Popular culture: 5 ways you can direct its influence on your kids


Internet, social media, television, radio, films – our society is steeped in media.  

According to a 2015 US study, conducted by PricewaterhouseCoopers, teens and children under 18 spend an average of 15.5 hours per week consuming media.  

In 2014, Parent24 conducted our own survey — the Kid's Nation Survey — and found that 23% of South African tykes own either a cellphone or tablet.

Essentially, our kids are taking in massive amounts of popular culture, and if the medium is the message, what are our kids learning from their daily intake?

Focused on the physical

A quick look through Instagram, and you wouldn’t be hard pressed to pick up a vast difference in how stylised and sexualised our kids have become. 

This emphasis on looks is by no means exclusive to the 21st century, but the immense popularity of image-centric social media networks, along with the influence of reality stars —who have built careers based solely on appearance — could be contributing factors to this disturbing reality.

Materialism and lapsed work ethic 

Music videos have long been blamed for the glorification of things. 

Research has found that teens between the ages of 12 and 15 watch music videos “an average of 4.3 days per week.” 

Another study — which tracked three generations of American students from 1966 –2009 — revealed that 62% of Millennials believed being wealthy was very important, while 39% said hard work was not part of their future plans. 


The internet has made access to the world of stuff simpler than ever – making it seem all too easy to get what you want, and get it now.

Advertising targeted at children has increased tremendously, often preaching false privilege, convincing kids that nothing should get in the way of what they want.

In a 2010 South African study, 24 minutes of advertising was found to be targeted at children every day.  

Sass and Crass

We’ve all seen the cute viral videos of children mouthing off to parents, but have manners and respect have been replaced by sarcasm and backchat?

It’s not uncommon to see children’s television shows featuring bold and independent characters, fearlessly facing off with authoritative figures.

With the amount of television they’re watching, can we blame these shows for these bratty attitudes? 

Is it all bad? 

Yet, with so many beneficial educational videos, online resources and apps, to say that all media is negative would be false. The challenge is discerning between what is good and what is bad. 

Like all parents, our resident blogger and mother, Cath Jenkins, knows this struggle all too well, "with the likes of Nicki Minaj’s buttbouncing ways seemingly dominating airwaves nowadays, there’s just some music and video content I'm not cool with...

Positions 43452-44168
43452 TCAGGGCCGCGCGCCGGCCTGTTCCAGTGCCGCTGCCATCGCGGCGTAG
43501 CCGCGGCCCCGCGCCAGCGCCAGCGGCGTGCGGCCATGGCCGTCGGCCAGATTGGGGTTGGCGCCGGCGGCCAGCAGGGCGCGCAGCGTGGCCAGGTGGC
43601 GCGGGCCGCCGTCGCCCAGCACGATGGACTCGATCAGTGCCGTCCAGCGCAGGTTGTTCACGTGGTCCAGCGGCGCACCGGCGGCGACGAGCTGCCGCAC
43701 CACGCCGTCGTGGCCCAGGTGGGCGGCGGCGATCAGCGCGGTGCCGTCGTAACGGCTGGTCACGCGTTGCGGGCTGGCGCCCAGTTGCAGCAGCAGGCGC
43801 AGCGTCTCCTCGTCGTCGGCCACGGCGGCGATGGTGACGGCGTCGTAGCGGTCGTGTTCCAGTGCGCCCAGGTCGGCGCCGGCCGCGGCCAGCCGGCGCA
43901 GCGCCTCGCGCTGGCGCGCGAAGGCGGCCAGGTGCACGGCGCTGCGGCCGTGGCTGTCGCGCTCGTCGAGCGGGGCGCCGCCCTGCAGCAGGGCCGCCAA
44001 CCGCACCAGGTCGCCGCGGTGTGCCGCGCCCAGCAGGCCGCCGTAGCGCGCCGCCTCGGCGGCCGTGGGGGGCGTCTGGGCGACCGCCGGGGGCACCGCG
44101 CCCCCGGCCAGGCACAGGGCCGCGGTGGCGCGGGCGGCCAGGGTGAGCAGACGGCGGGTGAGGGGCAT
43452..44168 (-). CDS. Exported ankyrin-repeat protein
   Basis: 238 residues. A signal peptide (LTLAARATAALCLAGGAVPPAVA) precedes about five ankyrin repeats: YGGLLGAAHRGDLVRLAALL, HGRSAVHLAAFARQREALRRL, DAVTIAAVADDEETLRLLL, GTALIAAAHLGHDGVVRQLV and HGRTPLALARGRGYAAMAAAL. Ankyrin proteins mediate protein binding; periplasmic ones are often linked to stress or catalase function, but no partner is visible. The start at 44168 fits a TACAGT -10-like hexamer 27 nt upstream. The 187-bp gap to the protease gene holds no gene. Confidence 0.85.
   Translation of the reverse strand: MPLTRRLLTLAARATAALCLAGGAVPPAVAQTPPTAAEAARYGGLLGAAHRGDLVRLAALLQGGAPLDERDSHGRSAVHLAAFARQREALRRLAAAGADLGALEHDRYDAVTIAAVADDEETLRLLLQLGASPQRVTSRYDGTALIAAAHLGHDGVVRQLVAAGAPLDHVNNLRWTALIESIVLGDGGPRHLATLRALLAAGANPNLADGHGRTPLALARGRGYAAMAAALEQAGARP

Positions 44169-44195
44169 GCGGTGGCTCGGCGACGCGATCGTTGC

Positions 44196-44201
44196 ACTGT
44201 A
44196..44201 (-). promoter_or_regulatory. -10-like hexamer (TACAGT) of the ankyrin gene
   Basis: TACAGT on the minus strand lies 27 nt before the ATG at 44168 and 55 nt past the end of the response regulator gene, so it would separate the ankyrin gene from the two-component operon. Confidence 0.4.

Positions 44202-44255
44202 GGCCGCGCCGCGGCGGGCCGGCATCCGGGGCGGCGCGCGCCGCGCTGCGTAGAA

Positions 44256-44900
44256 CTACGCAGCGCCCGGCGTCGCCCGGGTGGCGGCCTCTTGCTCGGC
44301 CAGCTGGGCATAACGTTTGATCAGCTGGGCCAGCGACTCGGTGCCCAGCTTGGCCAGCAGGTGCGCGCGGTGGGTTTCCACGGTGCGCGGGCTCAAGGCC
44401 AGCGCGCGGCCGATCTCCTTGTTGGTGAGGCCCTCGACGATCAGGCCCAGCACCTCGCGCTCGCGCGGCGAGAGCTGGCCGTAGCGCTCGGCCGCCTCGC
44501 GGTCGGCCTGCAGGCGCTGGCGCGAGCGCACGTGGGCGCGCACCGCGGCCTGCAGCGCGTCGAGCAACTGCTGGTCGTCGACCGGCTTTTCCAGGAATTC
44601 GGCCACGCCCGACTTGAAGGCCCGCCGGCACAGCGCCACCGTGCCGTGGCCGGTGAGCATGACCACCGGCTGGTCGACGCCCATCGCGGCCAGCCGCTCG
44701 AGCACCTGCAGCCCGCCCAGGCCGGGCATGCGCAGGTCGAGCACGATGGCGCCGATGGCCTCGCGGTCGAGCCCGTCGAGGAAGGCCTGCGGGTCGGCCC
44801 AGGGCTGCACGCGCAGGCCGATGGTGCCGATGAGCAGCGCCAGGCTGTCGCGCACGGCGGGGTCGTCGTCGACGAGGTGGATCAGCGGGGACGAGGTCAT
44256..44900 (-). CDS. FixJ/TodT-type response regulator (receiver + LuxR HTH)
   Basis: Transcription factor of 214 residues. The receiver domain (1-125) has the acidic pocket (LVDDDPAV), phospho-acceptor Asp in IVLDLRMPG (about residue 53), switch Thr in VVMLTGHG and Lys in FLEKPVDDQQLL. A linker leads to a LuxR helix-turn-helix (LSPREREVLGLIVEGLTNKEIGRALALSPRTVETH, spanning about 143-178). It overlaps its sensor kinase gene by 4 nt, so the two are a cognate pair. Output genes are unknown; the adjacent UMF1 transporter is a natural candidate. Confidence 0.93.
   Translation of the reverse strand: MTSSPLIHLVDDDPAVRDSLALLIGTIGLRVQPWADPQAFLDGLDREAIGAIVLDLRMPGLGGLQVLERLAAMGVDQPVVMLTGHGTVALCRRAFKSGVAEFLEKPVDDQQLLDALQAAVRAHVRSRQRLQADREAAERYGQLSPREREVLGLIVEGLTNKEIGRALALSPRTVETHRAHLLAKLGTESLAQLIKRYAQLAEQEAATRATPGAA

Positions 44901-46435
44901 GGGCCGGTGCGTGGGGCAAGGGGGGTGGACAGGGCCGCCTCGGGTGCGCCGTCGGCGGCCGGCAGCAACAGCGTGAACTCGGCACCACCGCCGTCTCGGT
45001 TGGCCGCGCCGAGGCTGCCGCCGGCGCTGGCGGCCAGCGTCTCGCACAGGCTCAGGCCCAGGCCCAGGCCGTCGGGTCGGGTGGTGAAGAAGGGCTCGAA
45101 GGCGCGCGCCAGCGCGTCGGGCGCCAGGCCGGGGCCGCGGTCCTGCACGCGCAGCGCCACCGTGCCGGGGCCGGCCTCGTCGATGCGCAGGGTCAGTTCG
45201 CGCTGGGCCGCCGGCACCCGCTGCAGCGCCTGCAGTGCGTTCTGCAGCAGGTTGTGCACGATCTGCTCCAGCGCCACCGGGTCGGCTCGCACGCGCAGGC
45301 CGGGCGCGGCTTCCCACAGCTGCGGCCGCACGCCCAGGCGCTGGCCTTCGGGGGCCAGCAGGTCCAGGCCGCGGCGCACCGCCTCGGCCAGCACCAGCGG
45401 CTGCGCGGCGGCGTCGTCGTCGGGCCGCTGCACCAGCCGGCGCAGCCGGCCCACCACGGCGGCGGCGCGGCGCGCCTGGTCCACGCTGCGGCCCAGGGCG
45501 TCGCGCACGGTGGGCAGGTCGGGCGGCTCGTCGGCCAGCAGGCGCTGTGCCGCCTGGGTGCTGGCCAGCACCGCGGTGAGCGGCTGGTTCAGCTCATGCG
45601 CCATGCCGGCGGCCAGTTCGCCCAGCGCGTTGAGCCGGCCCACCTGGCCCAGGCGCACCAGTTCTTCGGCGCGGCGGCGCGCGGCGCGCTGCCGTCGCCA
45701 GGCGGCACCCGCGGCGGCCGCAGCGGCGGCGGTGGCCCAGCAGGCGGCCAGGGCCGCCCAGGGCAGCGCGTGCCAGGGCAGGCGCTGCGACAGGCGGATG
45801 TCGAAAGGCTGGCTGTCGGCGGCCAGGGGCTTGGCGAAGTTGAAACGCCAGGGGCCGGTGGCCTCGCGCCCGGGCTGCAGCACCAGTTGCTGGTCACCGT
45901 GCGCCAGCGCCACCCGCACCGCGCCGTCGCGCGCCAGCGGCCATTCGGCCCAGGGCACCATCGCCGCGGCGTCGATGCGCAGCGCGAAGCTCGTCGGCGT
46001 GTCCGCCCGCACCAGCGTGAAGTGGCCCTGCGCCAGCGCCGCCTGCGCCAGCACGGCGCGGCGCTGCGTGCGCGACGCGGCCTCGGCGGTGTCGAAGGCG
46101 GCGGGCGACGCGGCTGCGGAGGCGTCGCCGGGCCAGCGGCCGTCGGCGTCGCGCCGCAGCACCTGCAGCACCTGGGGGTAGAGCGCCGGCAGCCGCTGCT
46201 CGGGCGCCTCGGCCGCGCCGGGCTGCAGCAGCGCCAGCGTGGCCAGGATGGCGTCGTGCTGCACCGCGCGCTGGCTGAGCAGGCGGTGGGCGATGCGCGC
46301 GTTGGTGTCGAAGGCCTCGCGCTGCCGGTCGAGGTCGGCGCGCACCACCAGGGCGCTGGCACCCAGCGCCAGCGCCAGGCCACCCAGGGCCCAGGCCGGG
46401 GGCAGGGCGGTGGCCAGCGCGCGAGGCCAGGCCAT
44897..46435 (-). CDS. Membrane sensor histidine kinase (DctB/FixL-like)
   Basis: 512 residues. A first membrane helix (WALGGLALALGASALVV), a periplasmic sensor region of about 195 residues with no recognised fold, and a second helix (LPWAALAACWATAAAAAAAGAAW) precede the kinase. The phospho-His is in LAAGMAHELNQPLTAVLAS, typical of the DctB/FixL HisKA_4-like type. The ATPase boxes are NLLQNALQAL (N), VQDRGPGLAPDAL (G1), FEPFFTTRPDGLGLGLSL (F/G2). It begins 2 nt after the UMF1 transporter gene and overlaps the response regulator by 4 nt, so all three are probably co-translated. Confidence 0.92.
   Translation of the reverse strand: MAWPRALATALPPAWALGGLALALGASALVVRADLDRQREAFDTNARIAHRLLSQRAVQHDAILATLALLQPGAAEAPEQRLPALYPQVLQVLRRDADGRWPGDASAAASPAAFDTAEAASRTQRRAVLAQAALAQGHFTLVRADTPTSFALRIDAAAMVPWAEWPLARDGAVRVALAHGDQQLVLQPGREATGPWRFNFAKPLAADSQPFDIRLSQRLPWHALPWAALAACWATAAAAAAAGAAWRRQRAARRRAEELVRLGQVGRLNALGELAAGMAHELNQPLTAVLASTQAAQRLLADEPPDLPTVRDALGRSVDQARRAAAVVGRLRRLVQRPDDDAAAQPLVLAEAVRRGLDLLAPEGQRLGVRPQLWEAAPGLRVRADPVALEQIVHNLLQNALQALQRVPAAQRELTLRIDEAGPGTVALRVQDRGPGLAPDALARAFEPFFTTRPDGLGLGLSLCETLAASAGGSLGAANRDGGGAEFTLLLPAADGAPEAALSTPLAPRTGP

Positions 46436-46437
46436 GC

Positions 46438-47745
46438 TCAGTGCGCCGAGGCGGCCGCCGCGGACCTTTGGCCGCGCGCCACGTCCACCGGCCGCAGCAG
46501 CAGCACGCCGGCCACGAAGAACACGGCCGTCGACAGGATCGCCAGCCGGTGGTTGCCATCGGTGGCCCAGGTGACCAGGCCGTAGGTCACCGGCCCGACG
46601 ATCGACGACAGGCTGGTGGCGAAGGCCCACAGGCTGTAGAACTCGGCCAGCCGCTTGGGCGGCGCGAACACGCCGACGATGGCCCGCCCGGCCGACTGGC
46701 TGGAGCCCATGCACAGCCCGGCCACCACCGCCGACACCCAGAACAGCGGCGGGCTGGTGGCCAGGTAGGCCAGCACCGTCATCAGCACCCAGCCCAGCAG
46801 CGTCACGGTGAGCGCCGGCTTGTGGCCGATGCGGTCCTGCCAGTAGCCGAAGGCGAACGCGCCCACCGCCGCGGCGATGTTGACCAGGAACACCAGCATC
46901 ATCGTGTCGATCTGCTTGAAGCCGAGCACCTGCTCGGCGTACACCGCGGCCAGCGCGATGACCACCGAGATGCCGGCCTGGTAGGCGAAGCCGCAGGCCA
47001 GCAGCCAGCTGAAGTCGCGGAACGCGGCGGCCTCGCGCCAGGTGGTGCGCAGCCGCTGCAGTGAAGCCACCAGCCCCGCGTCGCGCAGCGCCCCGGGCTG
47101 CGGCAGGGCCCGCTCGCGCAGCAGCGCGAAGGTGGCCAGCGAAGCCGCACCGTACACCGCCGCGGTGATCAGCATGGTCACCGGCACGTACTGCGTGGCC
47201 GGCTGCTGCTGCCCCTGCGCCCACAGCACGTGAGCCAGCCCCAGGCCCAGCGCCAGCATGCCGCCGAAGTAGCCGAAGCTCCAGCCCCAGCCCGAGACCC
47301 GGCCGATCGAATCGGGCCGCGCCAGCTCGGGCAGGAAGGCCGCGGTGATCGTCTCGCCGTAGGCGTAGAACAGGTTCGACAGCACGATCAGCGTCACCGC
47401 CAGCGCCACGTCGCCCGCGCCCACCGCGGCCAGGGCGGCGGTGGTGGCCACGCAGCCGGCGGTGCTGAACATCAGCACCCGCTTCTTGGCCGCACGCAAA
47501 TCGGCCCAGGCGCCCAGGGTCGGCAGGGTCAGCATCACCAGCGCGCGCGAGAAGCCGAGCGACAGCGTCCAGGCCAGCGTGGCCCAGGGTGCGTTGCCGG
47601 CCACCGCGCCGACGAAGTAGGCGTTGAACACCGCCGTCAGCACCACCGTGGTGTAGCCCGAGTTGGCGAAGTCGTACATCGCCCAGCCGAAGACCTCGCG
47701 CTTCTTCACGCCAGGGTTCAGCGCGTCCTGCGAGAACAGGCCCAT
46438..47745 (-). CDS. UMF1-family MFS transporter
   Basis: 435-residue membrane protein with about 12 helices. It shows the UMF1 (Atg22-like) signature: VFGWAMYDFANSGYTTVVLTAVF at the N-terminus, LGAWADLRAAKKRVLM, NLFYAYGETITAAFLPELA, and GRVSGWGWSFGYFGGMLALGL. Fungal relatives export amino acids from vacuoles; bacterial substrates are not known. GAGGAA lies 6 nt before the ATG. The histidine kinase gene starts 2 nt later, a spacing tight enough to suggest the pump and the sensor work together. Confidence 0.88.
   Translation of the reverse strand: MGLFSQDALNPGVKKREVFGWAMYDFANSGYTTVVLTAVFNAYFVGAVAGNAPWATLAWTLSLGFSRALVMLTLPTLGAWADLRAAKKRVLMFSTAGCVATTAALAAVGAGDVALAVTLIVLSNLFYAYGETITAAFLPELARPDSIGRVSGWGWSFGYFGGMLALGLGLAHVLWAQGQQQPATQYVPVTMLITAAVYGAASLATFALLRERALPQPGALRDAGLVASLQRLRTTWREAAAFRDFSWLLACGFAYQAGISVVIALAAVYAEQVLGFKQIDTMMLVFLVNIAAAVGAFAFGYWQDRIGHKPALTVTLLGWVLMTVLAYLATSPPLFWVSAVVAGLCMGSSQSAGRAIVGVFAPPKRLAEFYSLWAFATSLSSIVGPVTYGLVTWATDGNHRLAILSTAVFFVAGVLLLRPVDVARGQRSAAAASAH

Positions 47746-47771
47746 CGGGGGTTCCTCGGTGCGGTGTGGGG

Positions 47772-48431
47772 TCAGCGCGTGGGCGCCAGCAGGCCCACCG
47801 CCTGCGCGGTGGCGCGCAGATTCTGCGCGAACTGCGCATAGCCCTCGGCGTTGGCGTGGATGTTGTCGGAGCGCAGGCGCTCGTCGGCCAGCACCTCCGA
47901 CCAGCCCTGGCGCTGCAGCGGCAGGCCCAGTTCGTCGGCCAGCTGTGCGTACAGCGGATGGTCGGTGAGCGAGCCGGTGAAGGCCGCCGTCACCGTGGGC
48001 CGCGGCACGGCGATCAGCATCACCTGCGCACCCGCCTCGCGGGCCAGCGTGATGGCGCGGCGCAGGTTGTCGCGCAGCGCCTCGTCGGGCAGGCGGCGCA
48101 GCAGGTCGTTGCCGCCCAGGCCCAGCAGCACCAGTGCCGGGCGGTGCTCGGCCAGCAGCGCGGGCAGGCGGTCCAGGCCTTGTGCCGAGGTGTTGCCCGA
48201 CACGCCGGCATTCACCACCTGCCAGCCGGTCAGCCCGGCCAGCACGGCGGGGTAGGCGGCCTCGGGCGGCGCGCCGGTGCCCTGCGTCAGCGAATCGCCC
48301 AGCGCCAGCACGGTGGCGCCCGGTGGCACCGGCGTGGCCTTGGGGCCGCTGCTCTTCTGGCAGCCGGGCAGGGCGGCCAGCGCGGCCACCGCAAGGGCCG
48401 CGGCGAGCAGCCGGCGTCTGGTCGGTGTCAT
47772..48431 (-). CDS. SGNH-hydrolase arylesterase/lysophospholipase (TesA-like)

"...in a world that grants us such easy access to content, whether its appropriate or not, how do parents...draw the line?"

Read the rest of her story here: Popping the Tunes (and turning some off)

What can parents do?

Here are a few ideas:

1. Limit screen time and encourage social interaction

With younger kids, engaging  one-on-one through fun activities or reading, could be ideal for communicating the kinds of values you want them to embrace.

When you're pressed for time, promote free play rather than playtime with a device.

For the older ones, suggest that they put away the screens when interacting with friends and during family time. 

2. Source content suitable for their age

Make use of parental control settings and ratings to guide your choices. 

For children under 7 particularly, find media that features proper role models and zero stereotyping, specifically around race and gender. 

3. Identify bad content

When watching popular shows, surfing the internet or listening to music, highlight positive and negative examples of words and attitudes you approve and disapprove of.

Have regular family discussions about values and invite their opinions.

Prepare them for when they encounter negative media outside your home e.g. scary/inappropriate content, giving them pointers on what to do if/when they are exposed e.g. leaving the room if they feel uncomfortable. 

4. Teach them that difference is not a bad thing

Inspire them to respect the differences between cultures, races and religions. Expose them to media that is inclusive of diverse groups of people. 

5. Do not reject their interests 

Ensure that innocent teasing on your part is not misinterpreted as belittling their interests, this closes the door to open discussion and, most importantly, your input. 

Read More:

Are you concerned about the amount of media your child consumes on a daily basis? Share your thoughts and experiences with us on chatback@parent24.com and we may publish them. 

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